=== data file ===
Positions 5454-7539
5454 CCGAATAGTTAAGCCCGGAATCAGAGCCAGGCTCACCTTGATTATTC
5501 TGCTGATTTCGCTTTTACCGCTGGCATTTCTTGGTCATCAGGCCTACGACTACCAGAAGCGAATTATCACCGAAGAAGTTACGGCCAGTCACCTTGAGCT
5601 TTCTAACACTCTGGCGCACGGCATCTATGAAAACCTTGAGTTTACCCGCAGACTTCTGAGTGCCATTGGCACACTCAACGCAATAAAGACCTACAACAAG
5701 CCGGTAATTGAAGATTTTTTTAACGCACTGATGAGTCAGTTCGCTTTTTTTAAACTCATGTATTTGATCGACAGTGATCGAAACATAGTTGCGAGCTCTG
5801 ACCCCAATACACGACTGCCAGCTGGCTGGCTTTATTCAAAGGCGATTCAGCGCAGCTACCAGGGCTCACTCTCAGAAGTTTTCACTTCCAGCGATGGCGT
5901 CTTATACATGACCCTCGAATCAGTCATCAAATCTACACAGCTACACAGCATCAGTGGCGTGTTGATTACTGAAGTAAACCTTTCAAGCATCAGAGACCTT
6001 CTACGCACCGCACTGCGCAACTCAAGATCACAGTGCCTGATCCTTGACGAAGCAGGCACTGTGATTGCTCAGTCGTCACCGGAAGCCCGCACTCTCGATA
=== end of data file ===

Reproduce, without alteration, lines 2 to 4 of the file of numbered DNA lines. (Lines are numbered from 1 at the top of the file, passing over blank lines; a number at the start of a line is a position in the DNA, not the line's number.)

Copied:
5454 CCGAATAGTTAAGCCCGGAATCAGAGCCAGGCTCACCTTGATTATTC
5501 TGCTGATTTCGCTTTTACCGCTGGCATTTCTTGGTCATCAGGCCTACGACTACCAGAAGCGAATTATCACCGAAGAAGTTACGGCCAGTCACCTTGAGCT
5601 TTCTAACACTCTGGCGCACGGCATCTATGAAAACCTTGAGTTTACCCGCAGACTTCTGAGTGCCATTGGCACACTCAACGCAATAAAGACCTACAACAAG